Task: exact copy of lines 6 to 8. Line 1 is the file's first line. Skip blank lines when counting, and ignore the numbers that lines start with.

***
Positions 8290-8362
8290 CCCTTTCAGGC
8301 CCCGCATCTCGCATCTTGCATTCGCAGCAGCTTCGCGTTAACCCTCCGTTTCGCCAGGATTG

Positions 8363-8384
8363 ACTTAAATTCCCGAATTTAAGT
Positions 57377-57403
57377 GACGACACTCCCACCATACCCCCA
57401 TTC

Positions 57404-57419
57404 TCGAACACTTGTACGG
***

Positions 57377-57403
57377 GACGACACTCCCACCATACCCCCA
57401 TTC